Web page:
Differences in playing styles is the subject of this opinion piece taken from the December 2004 Piping Times.
By Duncan Watson
A number of years ago while discussing the various aspects of The Unjust Incarceration with the late Donald Morrison, he related what I found to be an interesting story. Donald, while on leave from the Merchant Navy circa 1949-1950, attended the piper’s club in the Highlanders’ Institute in Glasgow and was asked to play a tune. He played The Unjust and afterwards an older man, aged in his 50s and who was not familiar to Donald, approached and commented favourably on the way he played it. This older gentleman clearly knew his business as he spoke about the similarities in the way he himself and Donald expressed the tune. As far as I recall, one of the similarities that Donald referred to was the handling of cadences. It should be borne in mind at that time there were very few recordings available and therefore playing a significant style to a tune was an indication of having been taught it, as opposed to picking it up from a recording. The older gentleman put it to Donald that he had been taught and was curious as to who was his teacher. Donald said it was R. B. Nicol, who had been teaching on South uist, to which island Donald belonged. This satisfied the gentleman’s curiousity. Donald, then curious himself about who he was speaking to, asked: “And who are you? The reply came back: “I am Robert Reid.”
Donald, of course, had heard a lot about Robert Reid but had never encountered him. They then went on to discuss various tunes and found while there were differences there were also significant similarities in what both played. Donald told me that he found the meeting with Reid very interesting and having heard previously that he played tunes very differently, was surprised at how much agreement they had with some of the classic tunes.
I have never heard Robert Reid play The Unjust Incarceration but look forward to hearing a recording of him if it is included in the recordings that are now being released by the College [in 2004 the College of Piping released two CDs of Reid’s playing and teaching]. I do have a record on which Robert Reid is playing In Praise of Morag. When I first listened to it, it was obvious there were differences to what I had been taught. But there significant similarities, particularly in the Ground and in the handling of cadences, and that made me wonder and query where all this talk of different schools of piping had come from. I don’t have the magazine article to hand, but recall the late James Campbell in an interview suggesting that too much importance was placed on the differences between the Cameron and the MacPherson styles. It does not appear that the persons themselves were responsible, as they all seem to agree there are as many similarities as there are differences in what they played. I suppose it is the pupils of these masters who created the polarisation. Does it exist out of some understandable sense of loyalty? It would be a disservice to them if we over emphasised the differences in their styles of playing. It could be seen as damaging or destructive, bearing in mind that individual interpretations are not written in stone.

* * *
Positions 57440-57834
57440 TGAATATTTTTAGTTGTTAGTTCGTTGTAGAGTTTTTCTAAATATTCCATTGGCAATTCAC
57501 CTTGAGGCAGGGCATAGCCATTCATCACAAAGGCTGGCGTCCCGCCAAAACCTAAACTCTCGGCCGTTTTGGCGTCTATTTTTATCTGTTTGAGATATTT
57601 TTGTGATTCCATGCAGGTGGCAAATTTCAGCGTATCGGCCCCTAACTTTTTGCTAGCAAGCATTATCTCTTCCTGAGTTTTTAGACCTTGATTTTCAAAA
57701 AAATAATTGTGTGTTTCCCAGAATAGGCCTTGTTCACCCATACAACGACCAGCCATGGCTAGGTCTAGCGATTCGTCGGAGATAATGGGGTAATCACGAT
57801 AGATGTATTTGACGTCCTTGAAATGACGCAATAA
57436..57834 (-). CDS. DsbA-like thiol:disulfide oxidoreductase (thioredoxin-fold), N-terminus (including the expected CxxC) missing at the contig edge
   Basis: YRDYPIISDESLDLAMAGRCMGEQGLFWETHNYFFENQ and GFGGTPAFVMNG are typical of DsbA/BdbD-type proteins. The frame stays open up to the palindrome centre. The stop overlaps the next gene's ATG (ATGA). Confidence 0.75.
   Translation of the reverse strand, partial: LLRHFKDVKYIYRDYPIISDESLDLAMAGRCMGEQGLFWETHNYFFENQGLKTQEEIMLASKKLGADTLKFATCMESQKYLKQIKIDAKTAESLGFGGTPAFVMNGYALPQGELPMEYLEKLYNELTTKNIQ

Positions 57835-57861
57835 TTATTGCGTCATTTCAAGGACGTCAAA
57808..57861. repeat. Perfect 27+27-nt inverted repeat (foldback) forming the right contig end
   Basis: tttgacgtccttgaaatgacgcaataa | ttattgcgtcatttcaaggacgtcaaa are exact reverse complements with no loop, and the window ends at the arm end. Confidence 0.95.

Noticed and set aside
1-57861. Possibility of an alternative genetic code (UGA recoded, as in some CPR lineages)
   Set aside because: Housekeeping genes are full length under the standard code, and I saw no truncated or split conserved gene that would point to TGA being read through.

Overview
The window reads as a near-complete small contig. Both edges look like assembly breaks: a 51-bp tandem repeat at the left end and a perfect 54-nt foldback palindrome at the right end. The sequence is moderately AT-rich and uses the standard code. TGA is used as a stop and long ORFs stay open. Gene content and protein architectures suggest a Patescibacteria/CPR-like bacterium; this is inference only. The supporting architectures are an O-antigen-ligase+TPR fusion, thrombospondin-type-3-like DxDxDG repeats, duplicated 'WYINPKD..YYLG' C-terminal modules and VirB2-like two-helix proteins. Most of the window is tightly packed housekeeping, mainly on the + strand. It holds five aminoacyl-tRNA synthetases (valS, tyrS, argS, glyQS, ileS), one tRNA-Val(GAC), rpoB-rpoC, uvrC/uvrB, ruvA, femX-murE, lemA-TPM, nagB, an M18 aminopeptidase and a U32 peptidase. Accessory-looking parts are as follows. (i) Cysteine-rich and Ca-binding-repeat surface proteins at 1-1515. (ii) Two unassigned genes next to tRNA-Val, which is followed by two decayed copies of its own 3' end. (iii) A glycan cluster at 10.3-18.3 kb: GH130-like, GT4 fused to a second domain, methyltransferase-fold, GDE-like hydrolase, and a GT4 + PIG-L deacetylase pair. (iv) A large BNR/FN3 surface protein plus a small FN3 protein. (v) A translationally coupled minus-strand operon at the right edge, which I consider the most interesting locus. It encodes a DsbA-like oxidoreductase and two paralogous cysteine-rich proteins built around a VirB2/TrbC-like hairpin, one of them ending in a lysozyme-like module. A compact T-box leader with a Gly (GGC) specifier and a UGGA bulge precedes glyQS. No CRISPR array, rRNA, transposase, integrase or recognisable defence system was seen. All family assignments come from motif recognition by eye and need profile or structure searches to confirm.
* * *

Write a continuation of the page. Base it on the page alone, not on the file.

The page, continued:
There is an aspect to these old recordings that I think we overlook now that we have relatively easy access to the work of masters such as R. U. Brown, Nicol and Reid. It is that they were taught by master players themselves and they were indeed taught in what we might find now to be quite strict fashion. Thankfully, they stuck, as faithfully as they could, to what they were shown, thus, rather than indulging in experimental interpretation, were able to pass on as near as they could something given to them as part of traditional teaching. They clearly valued what they were taught and we are in their debt for their apparent seemingly strict adherence to it, despite it being annoyingly restrictive on occasion.
These men were genuinely motivated and have bequeathed to us a resonating transmission of their knowledge, a knowledge traceable back through the years.